LOUDTO – It’s funny. It’s always a surprise answer to me. I’ve asked a few artists the same question and I mean, more people are maybe not for streaming but they’re not so much againt it as I kind of thought they might be. So if we looked at your iPhone now, or your Spotify playlist, who might we find on there right now at the top of the list?
EZ – My, I mean, if you look at it right now, the last thing is like Taylor Swift, and some Russian Pop. Honestly, my horizons are fairly wide, as you can probably tell by the kind of music that we write. Right after them is like Amon Amarth and Dimmu Borgir, so yeah. That’s the other nice thing too, like is like it’s not just, with CDs you get to buy certain albums of bands you love and generally there’s a certain direction with that. Like you have a shelf full of Dimmu Borgir records or something like that but with streaming you’re much more likely to explore other genres because it’s so easy. And I, music is music, you know, I respect all kinds of genres, save maybe a couple, but I listen to a lot of things and I think it expands your horizons as a musician, as a person, as a writer, so I’m all for it.
LOUDTO – I love it! I love the answer! I’m 100% the same way. My heart is metal, but even shooting concerts, and doing concert reviews, I’ve branched out and gone to so many different shows that I probably would never generally do. And you’re right, it’s a door opener and you get to see a ton of artists that would just blow you away. It’s no different than throwing something on Spotify that you may not normally listen to and it definitely opens up a whole new world for sure.
EZ – You know, this reminds me of, at this point it was probably 10 years ago or longer but I went to concerts when HIM were coming through Calgary. I think it was almost their Farewell Tour or something like that, and I was a big HIM fan and I was like a metalhead at the time, and obviously still am but when we went to the show, like half the audience were like Grandmas, and people with kids, but also like metalheads like myself and people who are clearly into the more extreme genres and they were all like singing along. And yeah, like at that time I was like “Holy Shit! Like this is what being united by common love for music really feels like!”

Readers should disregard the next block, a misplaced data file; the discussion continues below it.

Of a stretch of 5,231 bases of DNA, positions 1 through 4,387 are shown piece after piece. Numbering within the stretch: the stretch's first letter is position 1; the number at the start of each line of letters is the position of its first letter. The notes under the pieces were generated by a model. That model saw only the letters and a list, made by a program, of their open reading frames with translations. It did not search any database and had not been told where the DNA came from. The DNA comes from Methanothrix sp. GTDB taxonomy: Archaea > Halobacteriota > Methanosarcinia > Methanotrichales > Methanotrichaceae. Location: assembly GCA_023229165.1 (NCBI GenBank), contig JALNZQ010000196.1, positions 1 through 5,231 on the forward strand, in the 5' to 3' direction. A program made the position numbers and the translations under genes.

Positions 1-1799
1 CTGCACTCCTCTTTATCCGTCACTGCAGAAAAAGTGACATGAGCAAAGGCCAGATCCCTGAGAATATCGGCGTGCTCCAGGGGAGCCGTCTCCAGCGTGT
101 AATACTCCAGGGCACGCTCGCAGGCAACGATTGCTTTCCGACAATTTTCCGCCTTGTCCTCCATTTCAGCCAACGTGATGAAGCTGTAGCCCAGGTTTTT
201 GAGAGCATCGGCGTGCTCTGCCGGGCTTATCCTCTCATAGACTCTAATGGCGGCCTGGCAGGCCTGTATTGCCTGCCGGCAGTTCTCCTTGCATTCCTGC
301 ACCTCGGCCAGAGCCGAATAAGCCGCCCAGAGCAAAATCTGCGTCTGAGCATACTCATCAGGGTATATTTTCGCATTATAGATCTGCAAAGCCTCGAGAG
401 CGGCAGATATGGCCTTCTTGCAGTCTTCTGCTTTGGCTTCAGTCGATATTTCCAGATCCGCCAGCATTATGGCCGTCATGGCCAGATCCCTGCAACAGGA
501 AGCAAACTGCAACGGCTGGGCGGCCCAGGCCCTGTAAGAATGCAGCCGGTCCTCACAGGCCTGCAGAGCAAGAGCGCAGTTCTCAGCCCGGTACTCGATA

LOUDTO – Absolutely. Yeah man, awesome! So you spoke a bit earlier about touring and it being maybe a little bit easier with more band members or at least having a fuller sound when you’re on the road. Is there anything that we can expect from the band as far as you hitting the road?
EZ – We’re working on it. It’s ah, we actually had a tour lined up before Covid hit and it was partially a European Tour and it would have been fantastic to be able to do that. We have some plans. Again, they may not come to fruition, but rest assured, the next step for us is figuring out where we can play. We’re looking beyond a local scene I think mostly. Mainly because we do have fans at this point around the world. They may not be millions, but they’re very vocal and we value every single fan right. So we would really love to be able to play in front of them. We’re hoping that something, we can set something up in a you know, eastern Canada and potentially Europe but no promises. It’s difficult to gauge what the state is like, what the state of that infrastructure is for a band of our size and what is available, but it is a goal.
LOUDTO – Cool! It’d be great to see you come through. I know it’s a very tough time to tour. It kind of used to be the bread and butter almost for bands but with inflation and stuff, it’s gotten really difficult for a lot of bands. Even bands that are fairly well established, are cancelling full legs of tours like in Europe and elsewhere just cuz it’s costing them too much money.
EZ – It’s rough for us too cuz we have so many distances in Canada right. Like the distance is just insane. In Europe, you can hit like 7 or 8 places within a few days.
LOUDTO – Correct! Yeah! Long distance and not a ton of people in Canada. So yeah, you’re right. Again, hopefully we’ll see you in our neck of the woods here and we’ll get out and get some fans out to see you and hopefully we’ll see that on the horizon. So that’s really it for us. Thanks for your time man. I truly appreciate it.
EZ – Absolutely! Appreciate it Jay!
LOUDTO – We’ll be seeing you at some point in the future I hope!
EZ – That's what I hope so as well!